Lions won't stop feeding 'freak of nature' Adrian Peterson

75756A5E-120A-4932-810C-2FD980DB785E

Adrian Peterson wasn’t kidding. Nor were the Lions. The veteran running back said he came here to play, and the team said it planned to use him a lot.

Through three games, Peterson leads Detroit in carries (43), yards (209) and yards per attempt (4.9) – all by a longshot. In a backfield that figured to be headlined by a pair of young bucks in Kerryon Johnson and D’Andre Swift, it’s the old bull leading the way.

Maybe we shouldn’t be surprised. Darrell Bevell rode Peterson hard during his time as offensive coordinator of the Vikings. When they overlapped in Minnesota from 2007-10, Peterson had the most carries in the NFL – and naturally the most yards. Reunited in Detroit, they’re picking up where they left off.

Still, a lot has changed in the years since. Peterson is 35 now. He’s endured multiple knee injuries. He's supposed to be slowing down. He entered this season with more than 3,000 carries to his name, and now he’s on pace for well over 200 more.

Is this sustainable?

I told you, this guy is a freak of nature now,” Bevell said Tuesday. “I don’t know where that wall is or when he’s going to hit it. The guy is always asking for more. He is in great shape, he takes care of his body. He does all those little things to set himself up for that success.

“I don’t know when it’s going to happen, but he wants it. We want him to have it. We’ll keep continuing to go there. Spell him with Kerryon, spell him with Swift, and we’ll go from there.”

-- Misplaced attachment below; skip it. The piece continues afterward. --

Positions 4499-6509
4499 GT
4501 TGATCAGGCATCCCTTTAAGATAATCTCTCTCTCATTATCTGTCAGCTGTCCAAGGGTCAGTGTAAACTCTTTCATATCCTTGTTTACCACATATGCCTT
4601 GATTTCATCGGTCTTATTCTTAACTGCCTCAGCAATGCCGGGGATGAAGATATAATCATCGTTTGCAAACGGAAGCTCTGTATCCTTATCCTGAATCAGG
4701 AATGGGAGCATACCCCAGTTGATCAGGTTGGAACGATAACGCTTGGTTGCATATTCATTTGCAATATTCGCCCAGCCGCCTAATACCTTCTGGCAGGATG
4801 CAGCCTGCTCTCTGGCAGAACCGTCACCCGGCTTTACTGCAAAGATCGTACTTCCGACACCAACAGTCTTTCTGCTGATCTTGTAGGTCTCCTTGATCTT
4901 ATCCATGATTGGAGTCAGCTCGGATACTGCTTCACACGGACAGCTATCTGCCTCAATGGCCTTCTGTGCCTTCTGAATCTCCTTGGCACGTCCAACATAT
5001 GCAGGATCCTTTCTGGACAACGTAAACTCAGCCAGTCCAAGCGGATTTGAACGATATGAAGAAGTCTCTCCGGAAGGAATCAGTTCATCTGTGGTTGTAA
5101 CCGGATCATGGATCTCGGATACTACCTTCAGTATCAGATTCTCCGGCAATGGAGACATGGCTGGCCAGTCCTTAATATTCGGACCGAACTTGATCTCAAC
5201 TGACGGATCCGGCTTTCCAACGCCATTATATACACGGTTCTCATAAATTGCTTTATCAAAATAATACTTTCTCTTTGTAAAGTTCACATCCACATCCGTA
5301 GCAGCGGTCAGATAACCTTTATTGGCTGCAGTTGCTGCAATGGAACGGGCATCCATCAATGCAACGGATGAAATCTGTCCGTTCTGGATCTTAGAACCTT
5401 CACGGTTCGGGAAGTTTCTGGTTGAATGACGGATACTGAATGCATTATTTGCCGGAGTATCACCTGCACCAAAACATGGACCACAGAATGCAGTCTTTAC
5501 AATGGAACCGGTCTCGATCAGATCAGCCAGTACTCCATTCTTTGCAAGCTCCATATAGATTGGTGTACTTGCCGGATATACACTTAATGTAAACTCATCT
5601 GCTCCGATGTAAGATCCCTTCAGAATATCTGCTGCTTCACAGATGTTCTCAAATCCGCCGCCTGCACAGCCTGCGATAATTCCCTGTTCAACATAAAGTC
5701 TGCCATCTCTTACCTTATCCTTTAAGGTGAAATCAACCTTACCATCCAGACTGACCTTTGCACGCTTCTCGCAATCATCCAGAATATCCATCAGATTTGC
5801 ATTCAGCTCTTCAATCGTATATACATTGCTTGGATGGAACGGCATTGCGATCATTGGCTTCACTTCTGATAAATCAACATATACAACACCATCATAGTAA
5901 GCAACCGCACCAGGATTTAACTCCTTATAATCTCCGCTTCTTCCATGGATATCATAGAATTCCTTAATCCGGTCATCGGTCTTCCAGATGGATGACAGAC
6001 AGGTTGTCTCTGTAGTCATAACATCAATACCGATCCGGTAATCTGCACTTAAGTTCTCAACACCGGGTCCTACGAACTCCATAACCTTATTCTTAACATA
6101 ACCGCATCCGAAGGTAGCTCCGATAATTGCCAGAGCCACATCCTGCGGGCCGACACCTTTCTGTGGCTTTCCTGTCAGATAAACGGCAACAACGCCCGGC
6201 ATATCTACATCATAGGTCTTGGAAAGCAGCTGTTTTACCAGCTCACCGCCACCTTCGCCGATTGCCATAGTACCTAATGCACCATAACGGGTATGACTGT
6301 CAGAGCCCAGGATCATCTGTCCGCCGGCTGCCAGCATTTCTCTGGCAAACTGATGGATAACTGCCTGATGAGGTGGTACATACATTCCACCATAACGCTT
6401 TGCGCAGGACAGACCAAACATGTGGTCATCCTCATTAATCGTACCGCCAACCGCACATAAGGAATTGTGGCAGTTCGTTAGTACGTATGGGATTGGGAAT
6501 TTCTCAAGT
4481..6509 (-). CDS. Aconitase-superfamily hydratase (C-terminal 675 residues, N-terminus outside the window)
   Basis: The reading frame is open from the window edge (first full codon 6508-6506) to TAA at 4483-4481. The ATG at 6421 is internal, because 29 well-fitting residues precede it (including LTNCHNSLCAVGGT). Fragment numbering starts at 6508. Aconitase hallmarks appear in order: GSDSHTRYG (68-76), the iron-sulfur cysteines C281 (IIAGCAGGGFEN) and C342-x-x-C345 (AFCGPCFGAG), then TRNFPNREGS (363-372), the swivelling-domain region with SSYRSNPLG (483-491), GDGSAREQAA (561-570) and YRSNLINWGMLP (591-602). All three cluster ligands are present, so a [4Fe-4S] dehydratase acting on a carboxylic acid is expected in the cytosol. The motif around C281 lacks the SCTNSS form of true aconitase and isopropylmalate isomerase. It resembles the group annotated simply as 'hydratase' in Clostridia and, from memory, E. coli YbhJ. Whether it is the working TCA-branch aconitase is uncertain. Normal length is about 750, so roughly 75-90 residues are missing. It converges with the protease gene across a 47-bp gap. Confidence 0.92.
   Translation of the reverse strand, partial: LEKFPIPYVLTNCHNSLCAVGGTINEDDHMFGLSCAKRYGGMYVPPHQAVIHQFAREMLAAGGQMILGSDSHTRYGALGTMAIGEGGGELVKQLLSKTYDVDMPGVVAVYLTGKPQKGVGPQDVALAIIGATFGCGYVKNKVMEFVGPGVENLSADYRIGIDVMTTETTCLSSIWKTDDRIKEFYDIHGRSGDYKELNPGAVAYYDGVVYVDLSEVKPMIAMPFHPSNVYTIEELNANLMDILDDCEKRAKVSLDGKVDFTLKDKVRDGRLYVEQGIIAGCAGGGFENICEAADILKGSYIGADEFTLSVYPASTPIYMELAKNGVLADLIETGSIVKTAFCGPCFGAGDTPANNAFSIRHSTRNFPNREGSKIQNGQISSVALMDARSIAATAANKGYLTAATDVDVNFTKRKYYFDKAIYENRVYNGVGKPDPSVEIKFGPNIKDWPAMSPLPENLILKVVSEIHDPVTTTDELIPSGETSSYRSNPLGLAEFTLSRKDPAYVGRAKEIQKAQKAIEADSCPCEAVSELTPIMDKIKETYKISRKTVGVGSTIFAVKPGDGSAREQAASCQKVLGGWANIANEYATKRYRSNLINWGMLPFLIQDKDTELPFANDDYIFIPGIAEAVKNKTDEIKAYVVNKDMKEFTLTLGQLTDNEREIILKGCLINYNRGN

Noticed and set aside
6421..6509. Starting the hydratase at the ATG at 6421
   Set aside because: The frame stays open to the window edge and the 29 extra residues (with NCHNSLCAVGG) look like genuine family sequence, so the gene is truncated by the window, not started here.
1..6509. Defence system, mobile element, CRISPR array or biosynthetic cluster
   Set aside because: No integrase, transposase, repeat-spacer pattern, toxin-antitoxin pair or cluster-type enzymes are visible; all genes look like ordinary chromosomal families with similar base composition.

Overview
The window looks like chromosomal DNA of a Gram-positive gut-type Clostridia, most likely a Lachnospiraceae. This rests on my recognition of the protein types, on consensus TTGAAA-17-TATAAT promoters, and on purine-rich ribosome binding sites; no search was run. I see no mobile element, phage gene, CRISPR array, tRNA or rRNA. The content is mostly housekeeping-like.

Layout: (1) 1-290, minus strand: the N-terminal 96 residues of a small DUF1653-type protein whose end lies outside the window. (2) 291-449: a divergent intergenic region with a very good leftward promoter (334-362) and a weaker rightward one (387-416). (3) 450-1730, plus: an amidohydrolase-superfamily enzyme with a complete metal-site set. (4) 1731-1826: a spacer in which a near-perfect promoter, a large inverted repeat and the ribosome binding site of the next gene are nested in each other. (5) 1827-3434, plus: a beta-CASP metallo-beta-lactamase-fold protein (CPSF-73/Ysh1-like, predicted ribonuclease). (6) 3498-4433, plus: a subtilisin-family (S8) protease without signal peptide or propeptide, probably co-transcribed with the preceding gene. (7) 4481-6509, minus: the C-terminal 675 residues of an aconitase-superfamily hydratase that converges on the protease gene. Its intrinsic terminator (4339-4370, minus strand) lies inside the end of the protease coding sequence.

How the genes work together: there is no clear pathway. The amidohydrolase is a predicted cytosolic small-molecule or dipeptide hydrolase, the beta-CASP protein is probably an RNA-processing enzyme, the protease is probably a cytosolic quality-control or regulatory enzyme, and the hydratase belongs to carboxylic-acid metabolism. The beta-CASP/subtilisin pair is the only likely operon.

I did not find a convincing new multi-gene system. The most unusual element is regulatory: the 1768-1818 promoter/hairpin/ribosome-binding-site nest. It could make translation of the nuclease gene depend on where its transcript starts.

Peterson took the ball 22 times – for 75 yards – in the Lions’ Week 3 win over the Cardinals. Johnson got it three times. Swift didn’t get it at all. The latter two combined for 26 offensive snaps. Peterson logged 40 on his own.

“We felt like we wanted to get Adrian going early, a little bit earlier in the game,” Bevell said. “But I’ll tell you what, all those guys, I can’t emphasize enough how much I appreciate what they’re doing. We’re asking them to do different things. We’re changing their roles a little bit.”

This is particularly true in regard to Johnson, Detroit’s second-round pick in 2018 and, at one time, its running back of the future. He’s averaging just six carries per game. And he’s seen just two targets in the passing game, replaced in this capacity by Swift.

When he’s on the field, Johnson has mostly been picking up blocks for Matthew Stafford. To his credit, he’s done a good job of it. Bevell called him the ‘player of the game’ against Arizona.

“He was phenomenal in his protection pickups, in all the little detail nuances that we needed, particularly on Jesse (James’) touchdown. He was a huge part of that play,” Bevell said.

As for Swift, the Lions will continue to make him a weapon through the air. This is what they envisioned when they drafted him early in the second round, at least for this season. They never envisioned giving a 35-year-old the bulk of the work on the ground. The man only got here a week before the first game.

But this man is different from the rest, a freak of nature still proving nature wrong.